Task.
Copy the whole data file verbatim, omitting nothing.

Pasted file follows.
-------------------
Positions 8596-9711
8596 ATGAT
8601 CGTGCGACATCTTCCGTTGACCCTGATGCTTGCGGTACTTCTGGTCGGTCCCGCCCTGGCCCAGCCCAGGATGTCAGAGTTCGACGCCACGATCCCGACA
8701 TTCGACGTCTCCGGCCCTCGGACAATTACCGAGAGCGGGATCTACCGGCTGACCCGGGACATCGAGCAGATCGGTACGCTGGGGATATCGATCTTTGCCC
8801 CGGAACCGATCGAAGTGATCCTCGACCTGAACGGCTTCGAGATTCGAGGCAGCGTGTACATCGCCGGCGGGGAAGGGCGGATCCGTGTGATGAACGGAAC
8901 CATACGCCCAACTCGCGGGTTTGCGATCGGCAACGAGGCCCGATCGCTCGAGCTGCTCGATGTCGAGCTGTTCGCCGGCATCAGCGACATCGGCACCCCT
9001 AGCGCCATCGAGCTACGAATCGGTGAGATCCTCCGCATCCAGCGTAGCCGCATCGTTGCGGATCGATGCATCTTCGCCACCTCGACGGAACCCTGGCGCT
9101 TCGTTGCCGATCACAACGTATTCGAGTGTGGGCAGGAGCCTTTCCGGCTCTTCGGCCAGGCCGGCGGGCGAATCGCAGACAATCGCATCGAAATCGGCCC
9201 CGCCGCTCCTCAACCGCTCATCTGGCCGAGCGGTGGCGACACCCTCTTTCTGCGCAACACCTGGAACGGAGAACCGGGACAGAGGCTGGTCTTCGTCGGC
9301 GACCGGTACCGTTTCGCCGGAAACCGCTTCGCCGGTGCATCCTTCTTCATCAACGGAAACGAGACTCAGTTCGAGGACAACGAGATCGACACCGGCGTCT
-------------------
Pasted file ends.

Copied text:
Positions 8596-9711
8596 ATGAT
8601 CGTGCGACATCTTCCGTTGACCCTGATGCTTGCGGTACTTCTGGTCGGTCCCGCCCTGGCCCAGCCCAGGATGTCAGAGTTCGACGCCACGATCCCGACA
8701 TTCGACGTCTCCGGCCCTCGGACAATTACCGAGAGCGGGATCTACCGGCTGACCCGGGACATCGAGCAGATCGGTACGCTGGGGATATCGATCTTTGCCC
8801 CGGAACCGATCGAAGTGATCCTCGACCTGAACGGCTTCGAGATTCGAGGCAGCGTGTACATCGCCGGCGGGGAAGGGCGGATCCGTGTGATGAACGGAAC
8901 CATACGCCCAACTCGCGGGTTTGCGATCGGCAACGAGGCCCGATCGCTCGAGCTGCTCGATGTCGAGCTGTTCGCCGGCATCAGCGACATCGGCACCCCT
9001 AGCGCCATCGAGCTACGAATCGGTGAGATCCTCCGCATCCAGCGTAGCCGCATCGTTGCGGATCGATGCATCTTCGCCACCTCGACGGAACCCTGGCGCT
9101 TCGTTGCCGATCACAACGTATTCGAGTGTGGGCAGGAGCCTTTCCGGCTCTTCGGCCAGGCCGGCGGGCGAATCGCAGACAATCGCATCGAAATCGGCCC
9201 CGCCGCTCCTCAACCGCTCATCTGGCCGAGCGGTGGCGACACCCTCTTTCTGCGCAACACCTGGAACGGAGAACCGGGACAGAGGCTGGTCTTCGTCGGC
9301 GACCGGTACCGTTTCGCCGGAAACCGCTTCGCCGGTGCATCCTTCTTCATCAACGGAAACGAGACTCAGTTCGAGGACAACGAGATCGACACCGGCGTCT